There were about 1,200 personnel involved in the exercise carried out in Enköping, Uppsala and Karlskrona. Other groups with attachés from several countries and a number of civilians also watched the exercise, which aroused great interest.
The participants in the Pakistani delegation come from the National Defence University in Pakistan, and are here in Sweden to visit their Swedish counterparts, among other things. Since the Deputy Vice Chancellor of the Swedish National Defence College, Brigadier General Axelsson, is participating in CJSE 15, they were able to watch the exercise. The participants are practising as a multinational staff group that is included in a peacekeeping initiative on commission from the UN. The game, which is completely computerised, is designed to be as realistic as possible, but it takes place in a fictitious country, of course.
To start with, the delegation was given a brief but efficient review which gave an overview of the exercise before they visited the various activities. They were guided by Sara Högström and Jan Jonasson, who had also planned the extensive preparations required for such visits, as the exercise goes on uninterrupted and cannot be broken off for visits.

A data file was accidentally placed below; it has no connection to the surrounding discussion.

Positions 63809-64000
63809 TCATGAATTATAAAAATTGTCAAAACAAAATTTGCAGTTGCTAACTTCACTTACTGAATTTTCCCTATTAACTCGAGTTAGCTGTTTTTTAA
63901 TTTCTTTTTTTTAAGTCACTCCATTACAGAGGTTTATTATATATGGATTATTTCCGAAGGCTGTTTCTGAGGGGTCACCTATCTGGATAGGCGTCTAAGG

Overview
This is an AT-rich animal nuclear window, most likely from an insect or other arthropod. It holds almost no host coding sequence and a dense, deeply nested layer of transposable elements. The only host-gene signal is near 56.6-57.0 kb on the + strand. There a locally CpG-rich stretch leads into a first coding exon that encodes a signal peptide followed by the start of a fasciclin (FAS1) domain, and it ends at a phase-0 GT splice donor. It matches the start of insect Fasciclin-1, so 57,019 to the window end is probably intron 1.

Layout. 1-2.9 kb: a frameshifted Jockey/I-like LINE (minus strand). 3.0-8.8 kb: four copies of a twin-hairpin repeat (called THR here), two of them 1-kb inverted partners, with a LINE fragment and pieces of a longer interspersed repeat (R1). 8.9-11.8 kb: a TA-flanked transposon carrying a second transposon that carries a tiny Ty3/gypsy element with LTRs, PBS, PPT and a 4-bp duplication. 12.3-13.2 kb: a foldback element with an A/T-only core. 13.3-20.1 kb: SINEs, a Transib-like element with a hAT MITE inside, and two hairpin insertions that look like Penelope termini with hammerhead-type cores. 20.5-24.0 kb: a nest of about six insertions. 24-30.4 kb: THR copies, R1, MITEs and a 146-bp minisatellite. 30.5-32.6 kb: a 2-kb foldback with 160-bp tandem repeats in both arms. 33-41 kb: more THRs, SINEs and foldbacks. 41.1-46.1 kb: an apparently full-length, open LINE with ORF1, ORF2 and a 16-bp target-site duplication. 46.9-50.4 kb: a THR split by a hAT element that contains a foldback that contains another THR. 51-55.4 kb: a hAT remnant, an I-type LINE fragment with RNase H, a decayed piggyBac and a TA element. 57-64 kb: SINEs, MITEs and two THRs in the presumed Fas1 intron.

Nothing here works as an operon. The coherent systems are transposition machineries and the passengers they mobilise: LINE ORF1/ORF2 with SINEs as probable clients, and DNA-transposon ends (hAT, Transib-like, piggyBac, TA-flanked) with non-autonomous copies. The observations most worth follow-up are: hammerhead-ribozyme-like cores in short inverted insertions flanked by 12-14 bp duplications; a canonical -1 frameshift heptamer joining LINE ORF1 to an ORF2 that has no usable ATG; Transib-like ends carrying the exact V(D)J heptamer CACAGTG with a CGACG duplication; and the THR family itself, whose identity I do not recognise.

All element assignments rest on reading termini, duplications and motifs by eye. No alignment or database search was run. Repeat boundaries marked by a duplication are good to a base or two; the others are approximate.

Engaged and well-informed leaders explained to the delegations how the exercise takes place and how it is managed. The game management team controls the exercise through advanced software and adds events and activities, which the practised staff then act on. There are no units involved in this exercise - they are entirely simulated in the software. However, it is not only the Armed Forces that are involved. Civil authorities also take part in the game, there is a newspaper and even a TV channel. These aspects are to make it as realistic as possible.
There are also observers who watch how the work is carried out by the staff groups. They report to the game leaders, who can correct the actions if necessary. The staff groups must practice the right things, of course, so this function is important for achieving the goals of the exercise.
The aim is for participants - often students at defence colleges from different countries - to become proficient enough to be part of a multinational staff group in a UN supported operation. They can practice managing events in the present, or plan ahead for several days.
After a tour of the various activities, the delegations were given a final summary by Brigadier General Axelsson. Everyone was very pleased with what they had seen and heard, and there was great interest in how the exercise was created and carried out. Everyone agreed that this sort of international cooperation is important and gives valuable experience.